Otto et al. identified NEK8 as the causative gene for Joubert syndrome after observing that the jck mouse harbors a mutation in the highly conserved RCC1 domain of Nek8. They performed a mutational analysis of a worldwide cohort of patients and established the pathogenic role of NEK8 mutations in humans (13). More recently, NEK8 loss was implicated in increased DNA damage in the pathogenesis of NPHP (99). This established one of the first associations between the role DDR and cystic kidney disease. Grampa et al. have recently described the association of NEK8 with deregulation of the Hippo pathway and its role in severe syndromic renal cystic dysplasia (100). Al-Hamed et al. described a stillborn fetus with cystic kidneys, oligohydramnios, CVA and bilateral bowing of the femur secondary to NEK8 mutation (101).

SDCCAG8

SDCCAG8 was the first NPHP gene to be identified using next-generation sequencing approaches (58). Patients with mutations in this gene were diagnosed with Senior–Løken syndrome, but may also have features suggestive of BBS (102). The encoded protein SDCCAG8 localizes to centrioles and directly interacts with the ciliopathy-associated protein OFD1. A recently described murine model of SDCCAG8 has implicated elevated levels of DDR signaling as a potential mechanism of kidney disease (59).

TMEM67

Otto et al. screened a cohort of 62 patients with NPHP and liver fibrosis and found hypomorphic mutations in TMEM67 in 8% of the patients (61). TMEM67 has been implicated in the pathogenesis of Meckel–Gruber syndrome, Joubert syndrome, and COACH syndrome (cerebellar vermis hypo/aplasia, oligophrenia, congenital ataxia, coloboma and congenital hepatic fibrosis) (33, 34). Liver fibrosis is a frequent feature of TMEM67 mutations, and any patient with NPHP along with liver involvement should have tests for mutations in TMEM67. In a cohort of 100 patients with Joubert syndrome, mutations in TMEM67 were most frequently associated with kidney disease (28).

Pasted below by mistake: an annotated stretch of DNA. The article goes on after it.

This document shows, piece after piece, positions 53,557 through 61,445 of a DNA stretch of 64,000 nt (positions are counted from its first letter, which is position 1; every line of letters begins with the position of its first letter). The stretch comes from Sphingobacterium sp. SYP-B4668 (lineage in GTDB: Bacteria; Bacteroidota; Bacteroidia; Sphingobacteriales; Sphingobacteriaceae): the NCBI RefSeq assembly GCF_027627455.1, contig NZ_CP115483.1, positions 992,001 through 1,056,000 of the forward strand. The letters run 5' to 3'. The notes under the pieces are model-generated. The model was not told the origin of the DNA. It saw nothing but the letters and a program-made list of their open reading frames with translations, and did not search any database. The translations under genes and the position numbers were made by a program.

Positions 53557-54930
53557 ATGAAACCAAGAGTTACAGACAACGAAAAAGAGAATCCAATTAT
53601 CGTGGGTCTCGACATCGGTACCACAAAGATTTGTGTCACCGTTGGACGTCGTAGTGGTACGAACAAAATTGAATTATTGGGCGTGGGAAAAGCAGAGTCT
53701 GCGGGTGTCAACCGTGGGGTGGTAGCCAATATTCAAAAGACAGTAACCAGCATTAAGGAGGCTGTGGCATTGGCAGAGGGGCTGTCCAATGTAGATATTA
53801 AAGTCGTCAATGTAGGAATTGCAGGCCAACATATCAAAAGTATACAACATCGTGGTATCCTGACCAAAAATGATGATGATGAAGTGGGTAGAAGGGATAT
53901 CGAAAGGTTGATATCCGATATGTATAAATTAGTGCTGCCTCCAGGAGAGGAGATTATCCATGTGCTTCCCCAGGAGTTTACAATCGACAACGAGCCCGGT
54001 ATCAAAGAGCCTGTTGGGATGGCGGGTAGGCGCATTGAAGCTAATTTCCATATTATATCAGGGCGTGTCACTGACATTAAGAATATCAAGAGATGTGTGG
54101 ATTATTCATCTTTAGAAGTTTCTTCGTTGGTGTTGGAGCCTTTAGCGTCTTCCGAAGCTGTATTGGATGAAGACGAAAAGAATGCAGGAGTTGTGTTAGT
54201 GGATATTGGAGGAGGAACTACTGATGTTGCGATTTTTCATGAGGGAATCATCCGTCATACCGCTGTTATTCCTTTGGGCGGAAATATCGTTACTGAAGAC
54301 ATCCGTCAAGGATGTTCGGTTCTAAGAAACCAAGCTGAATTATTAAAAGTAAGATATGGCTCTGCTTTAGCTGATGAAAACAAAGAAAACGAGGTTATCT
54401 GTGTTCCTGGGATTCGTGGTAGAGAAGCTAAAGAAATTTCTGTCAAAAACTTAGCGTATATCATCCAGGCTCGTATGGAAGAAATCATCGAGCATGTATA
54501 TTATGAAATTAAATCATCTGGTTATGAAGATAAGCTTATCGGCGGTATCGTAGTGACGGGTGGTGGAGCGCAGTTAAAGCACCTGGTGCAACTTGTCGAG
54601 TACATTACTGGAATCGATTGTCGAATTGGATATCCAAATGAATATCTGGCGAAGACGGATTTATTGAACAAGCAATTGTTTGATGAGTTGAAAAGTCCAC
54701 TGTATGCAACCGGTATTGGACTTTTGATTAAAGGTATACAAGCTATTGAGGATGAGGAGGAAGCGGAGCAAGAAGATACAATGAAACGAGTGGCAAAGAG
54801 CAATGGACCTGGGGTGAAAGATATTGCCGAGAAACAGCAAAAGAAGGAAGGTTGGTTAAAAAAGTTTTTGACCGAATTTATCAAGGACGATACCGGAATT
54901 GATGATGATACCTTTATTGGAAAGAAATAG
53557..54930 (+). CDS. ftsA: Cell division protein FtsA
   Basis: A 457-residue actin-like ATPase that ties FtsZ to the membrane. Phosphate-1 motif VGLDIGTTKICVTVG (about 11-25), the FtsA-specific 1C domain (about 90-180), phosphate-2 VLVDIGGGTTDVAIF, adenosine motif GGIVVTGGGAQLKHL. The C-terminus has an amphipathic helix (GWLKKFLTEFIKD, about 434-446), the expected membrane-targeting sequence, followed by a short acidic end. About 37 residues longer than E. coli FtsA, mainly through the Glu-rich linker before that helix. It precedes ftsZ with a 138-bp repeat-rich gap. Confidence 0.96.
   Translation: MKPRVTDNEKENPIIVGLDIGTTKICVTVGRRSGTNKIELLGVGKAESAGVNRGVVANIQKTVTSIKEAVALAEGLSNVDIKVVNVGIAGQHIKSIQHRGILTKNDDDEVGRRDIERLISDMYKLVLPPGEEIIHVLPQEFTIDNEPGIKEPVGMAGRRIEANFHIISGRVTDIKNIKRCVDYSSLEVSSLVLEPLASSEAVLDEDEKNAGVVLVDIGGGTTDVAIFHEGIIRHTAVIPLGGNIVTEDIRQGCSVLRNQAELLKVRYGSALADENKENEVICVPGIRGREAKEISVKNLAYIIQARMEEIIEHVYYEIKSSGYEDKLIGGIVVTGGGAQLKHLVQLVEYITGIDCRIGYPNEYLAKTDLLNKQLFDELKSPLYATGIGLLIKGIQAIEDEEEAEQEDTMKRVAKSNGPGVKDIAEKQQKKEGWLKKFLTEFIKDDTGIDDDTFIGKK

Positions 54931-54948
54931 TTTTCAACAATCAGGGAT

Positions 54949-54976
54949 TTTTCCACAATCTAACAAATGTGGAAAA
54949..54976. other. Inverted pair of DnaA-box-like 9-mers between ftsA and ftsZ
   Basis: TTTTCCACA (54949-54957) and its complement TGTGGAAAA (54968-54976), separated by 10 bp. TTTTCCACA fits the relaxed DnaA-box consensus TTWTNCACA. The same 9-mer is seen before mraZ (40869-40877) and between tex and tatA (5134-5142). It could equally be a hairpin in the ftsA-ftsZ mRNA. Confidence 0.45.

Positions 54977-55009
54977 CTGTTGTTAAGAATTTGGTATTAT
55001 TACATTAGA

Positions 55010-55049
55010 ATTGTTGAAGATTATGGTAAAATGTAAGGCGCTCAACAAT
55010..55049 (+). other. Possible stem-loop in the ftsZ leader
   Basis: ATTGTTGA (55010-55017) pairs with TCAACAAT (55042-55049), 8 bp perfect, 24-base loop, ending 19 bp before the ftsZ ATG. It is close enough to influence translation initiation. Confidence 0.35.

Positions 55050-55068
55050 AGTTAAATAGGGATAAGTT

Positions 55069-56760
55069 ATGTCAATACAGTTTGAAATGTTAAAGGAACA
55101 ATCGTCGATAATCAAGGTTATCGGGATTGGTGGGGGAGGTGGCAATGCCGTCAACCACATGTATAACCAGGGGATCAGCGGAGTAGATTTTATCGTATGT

TTC21B

Davis et al. reported the association of TTC21B mutations with both isolated NPHP and JS (37). TTC21B encodes the retrograde IFT protein IFT139, which has been shown to regulate Hedgehog signaling (103).

WDR19

WDR19 mutations have been reported in patients with ciliopathy syndromes including Sensenbrenner syndrome, Joubert syndrome, Senior–Løken syndrome, and isolated NPHP (38, 41, 104). WDR19 encodes for IFT144, a protein that participates in retrograde IFT and is important for ciliogenesis.

ZNF423

ZNF423 mutations have shown to cause Joubert syndrome with NPHP (63). The encoded protein ZNF423 is a nuclear protein which functions as a DNA-binding transcription factor and interacts with DDR protein PARP1 [poly (ADP-ribose) polymerase 1] and also CEP290 (63).

CEP164

Mutations in CEP164 may cause NPHP and related ciliopathy syndromes including Senior–Løken syndrome (63). The CEP164 protein is a regulator of ciliogenesis and is essential for the formation of the distal appendage of the centriole (105). Loss of CEP164 induces DNA damage (63).

ANKS6

ANKS6 mutations lead to NPHP. ANKS6 localizes to the inversin compartment and links the NPHP proteins NPHP2, NPHP3, and NPHP9 to NEK8. This functional role of ANKS6 in an NPHP module may explain the phenotypic overlap that includes abnormalities in heart and liver, seen in the patients carrying individual mutations in these genes (65, 66).

IFT172

Intraflagellar transport is vital in maintaining the cilium and in executing its functions. IFT-A module has six components, and mutations in genes encoding these proteins have all been associated with ciliopathy diseases. IFT-B has 14 components. Halbritter et al. established the first link between IFT-B component IFT172 and skeletal ciliopathies. Some patients in this cohort had NPHP (67). Mutations in IFT172 may also cause BBS syndrome (106).